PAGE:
More than 200 women attended the event, which started with a conversation between Amway managers and their Microsoft account executive about the need to better support women seeking leadership roles.
It resulted in a daylong gathering that included keynote speeches from Amway Chief Marketing Officer Candace Matthews and Microsoft Americas Premier Support Vice President Kelly Rogan, who explained why being a “street fighter” is just as important as being a great collaborator.
We can’t wait to see where this conversation leads.
Amway is in the news quite frequently, and why wouldn’t we be? We lead our industry, have inspired millions, and win quality and excellence awards on a regular basis. We’re proud of those accomplishments, to be sure, but we’re also proud of what real distributors – current and former – have shared with us about their experience with Amway.
Are there critics of Amway in the online space? Absolutely – just like any other company. We care deeply about what’s said about us, and work hard to address the complaints we receive. But given that one of our cofounders wrote a book on positivity, it’s no surprise that we like to focus on that.
Below are some things about Amway that have been shared online, from former distributors both anonymous and identified:
“I experienced a profound mental change. One moment I was an employee, and the next, I was an employee and a business owner. This was a monumental shift . . . you can read all you want about starting a business, but it’s different when you actually have your own business. . . it was something I couldn’t appreciate until I did it.”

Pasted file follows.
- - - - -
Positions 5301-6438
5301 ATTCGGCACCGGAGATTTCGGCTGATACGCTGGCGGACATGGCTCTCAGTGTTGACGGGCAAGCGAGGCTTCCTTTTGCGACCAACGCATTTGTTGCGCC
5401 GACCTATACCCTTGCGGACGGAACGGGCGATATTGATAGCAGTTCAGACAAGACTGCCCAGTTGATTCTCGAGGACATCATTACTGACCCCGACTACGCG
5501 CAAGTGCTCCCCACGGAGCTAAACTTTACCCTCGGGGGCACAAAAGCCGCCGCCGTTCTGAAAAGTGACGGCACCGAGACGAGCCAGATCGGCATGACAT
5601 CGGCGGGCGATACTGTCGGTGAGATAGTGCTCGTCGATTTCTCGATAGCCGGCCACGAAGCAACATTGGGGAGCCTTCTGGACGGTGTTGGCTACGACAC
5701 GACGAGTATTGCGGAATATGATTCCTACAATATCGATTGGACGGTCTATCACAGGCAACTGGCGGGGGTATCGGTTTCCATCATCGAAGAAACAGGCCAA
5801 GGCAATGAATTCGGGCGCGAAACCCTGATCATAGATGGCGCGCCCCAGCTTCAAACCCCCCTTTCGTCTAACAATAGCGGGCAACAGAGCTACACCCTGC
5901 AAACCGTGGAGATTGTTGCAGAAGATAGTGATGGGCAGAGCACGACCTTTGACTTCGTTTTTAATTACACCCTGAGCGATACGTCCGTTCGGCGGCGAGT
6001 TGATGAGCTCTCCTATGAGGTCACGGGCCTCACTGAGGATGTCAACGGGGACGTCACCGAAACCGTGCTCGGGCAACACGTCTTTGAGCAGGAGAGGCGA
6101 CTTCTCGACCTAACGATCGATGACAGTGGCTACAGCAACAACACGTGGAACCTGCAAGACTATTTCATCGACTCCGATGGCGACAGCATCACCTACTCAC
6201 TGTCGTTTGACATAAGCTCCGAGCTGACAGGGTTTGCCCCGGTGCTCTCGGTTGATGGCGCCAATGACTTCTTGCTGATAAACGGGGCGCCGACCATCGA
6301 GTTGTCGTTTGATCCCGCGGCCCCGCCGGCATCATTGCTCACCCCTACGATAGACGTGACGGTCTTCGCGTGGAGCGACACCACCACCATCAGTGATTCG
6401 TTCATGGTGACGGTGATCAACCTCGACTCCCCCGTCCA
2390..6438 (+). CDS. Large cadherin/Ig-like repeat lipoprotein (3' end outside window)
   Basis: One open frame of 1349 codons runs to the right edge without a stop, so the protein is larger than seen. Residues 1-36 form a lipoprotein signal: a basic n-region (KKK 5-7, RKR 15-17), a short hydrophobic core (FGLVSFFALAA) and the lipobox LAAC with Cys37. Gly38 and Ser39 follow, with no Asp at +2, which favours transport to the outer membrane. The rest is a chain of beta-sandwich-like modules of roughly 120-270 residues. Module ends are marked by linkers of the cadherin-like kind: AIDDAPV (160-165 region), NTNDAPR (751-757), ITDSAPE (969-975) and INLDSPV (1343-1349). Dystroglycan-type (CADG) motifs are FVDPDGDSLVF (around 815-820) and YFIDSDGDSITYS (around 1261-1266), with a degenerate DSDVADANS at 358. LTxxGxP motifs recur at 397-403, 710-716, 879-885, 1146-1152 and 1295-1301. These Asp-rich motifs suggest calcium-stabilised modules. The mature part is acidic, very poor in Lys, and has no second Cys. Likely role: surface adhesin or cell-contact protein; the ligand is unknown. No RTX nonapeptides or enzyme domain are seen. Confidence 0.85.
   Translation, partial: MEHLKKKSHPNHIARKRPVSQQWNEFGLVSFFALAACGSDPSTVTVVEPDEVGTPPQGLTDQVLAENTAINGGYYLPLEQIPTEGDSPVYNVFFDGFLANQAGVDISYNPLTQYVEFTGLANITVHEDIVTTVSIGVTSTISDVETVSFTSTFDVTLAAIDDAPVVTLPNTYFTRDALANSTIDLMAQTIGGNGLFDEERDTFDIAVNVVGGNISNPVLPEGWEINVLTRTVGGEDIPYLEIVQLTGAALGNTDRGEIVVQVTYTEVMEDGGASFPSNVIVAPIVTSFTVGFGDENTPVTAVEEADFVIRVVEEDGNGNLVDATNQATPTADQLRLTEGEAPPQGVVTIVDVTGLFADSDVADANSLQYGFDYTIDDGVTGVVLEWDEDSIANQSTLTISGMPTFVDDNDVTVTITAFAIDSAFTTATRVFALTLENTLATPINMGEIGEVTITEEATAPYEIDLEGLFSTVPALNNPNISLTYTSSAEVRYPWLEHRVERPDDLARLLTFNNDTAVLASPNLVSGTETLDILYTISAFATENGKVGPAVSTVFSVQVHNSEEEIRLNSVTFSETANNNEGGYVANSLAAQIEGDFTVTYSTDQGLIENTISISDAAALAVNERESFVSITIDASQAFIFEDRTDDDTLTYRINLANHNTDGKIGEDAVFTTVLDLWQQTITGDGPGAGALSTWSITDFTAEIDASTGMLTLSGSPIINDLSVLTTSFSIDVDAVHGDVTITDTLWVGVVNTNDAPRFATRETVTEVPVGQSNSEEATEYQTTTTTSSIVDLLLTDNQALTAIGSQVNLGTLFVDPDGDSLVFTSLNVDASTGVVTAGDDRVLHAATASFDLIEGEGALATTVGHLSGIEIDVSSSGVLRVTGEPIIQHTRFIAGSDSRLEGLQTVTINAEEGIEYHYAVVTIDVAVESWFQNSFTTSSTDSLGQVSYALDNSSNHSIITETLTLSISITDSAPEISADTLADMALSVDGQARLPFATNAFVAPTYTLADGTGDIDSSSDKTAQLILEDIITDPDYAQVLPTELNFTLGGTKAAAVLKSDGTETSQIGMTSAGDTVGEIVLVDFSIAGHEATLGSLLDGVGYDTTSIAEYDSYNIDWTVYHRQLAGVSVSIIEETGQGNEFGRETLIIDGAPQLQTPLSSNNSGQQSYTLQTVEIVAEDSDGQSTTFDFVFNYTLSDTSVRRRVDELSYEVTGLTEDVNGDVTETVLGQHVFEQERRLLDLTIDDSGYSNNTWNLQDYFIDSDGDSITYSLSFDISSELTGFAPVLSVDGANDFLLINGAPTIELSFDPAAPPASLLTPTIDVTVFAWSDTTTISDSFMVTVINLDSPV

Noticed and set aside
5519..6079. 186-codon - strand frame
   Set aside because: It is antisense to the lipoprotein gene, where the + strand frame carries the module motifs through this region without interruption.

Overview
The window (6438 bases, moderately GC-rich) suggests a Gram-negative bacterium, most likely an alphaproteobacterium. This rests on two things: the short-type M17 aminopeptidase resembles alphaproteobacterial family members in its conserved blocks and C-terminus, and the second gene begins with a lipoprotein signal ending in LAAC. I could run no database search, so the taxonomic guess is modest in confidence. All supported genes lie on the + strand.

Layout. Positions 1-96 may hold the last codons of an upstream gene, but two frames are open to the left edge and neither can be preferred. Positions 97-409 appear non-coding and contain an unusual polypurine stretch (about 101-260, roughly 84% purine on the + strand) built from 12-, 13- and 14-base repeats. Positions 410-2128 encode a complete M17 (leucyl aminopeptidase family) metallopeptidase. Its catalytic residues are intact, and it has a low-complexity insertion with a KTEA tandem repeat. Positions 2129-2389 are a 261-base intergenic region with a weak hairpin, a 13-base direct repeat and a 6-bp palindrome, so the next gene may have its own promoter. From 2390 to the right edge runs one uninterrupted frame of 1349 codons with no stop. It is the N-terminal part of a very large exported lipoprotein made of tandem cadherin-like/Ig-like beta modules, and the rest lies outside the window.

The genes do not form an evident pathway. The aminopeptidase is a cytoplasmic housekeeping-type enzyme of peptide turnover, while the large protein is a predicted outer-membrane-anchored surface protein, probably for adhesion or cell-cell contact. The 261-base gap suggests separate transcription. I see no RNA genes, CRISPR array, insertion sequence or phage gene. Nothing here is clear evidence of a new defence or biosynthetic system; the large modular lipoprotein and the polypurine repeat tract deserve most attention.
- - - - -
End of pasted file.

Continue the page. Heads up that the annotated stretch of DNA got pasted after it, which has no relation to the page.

“Amway can help you learn to lead and work with people more effectively. It can also help you overcome fears such as public speaking or even talking to people.”
“Amway provides a safe place for new business owners to grow and learn.”
“I joined Amway in 1990 and left in ‘91. I never made money in Amway, but I met some decent people who were all dreamers – it was contagious and I learned how to believe – which is 4/5 of the battle. It was one of the most memorable times in my life . . . “
“Amway was very beneficial to me and many people in my life. It is an incredible business for self-growth and I highly recommend this business vehicle to anyone who is looking for more in life.”
“The Amway company is reliable . . . If you produce ‘x’ result, you will get paid ‘x’ compensation. Always! The only variables are a) who will you be learning from; b) how well will you listen to them; and c) how much work are you willing to put in?”
“Not only do they help everyday average people open their own business, but they also help the world and local community.”
“I spent 13-15 years in Amway and gained a whole new attitude in life, which is priceless to me. I may not be building Amway now, but from the things I have learned that I have applied to my life today and also to other businesses that we are building, I became the man I am today!”